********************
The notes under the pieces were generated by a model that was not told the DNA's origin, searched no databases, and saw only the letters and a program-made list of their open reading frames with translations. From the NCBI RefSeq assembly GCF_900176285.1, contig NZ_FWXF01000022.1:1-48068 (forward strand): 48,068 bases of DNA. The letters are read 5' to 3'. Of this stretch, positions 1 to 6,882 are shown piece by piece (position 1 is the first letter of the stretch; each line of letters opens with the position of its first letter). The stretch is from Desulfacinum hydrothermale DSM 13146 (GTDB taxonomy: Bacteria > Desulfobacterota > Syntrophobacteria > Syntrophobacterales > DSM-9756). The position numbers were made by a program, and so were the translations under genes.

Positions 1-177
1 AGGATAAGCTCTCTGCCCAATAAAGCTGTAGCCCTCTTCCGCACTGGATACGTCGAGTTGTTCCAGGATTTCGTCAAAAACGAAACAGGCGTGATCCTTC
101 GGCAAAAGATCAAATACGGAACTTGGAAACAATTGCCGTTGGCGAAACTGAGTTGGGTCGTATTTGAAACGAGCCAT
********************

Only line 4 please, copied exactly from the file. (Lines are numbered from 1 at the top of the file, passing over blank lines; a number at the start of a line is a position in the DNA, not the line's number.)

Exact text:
101 GGCAAAAGATCAAATACGGAACTTGGAAACAATTGCCGTTGGCGAAACTGAGTTGGGTCGTATTTGAAACGAGCCAT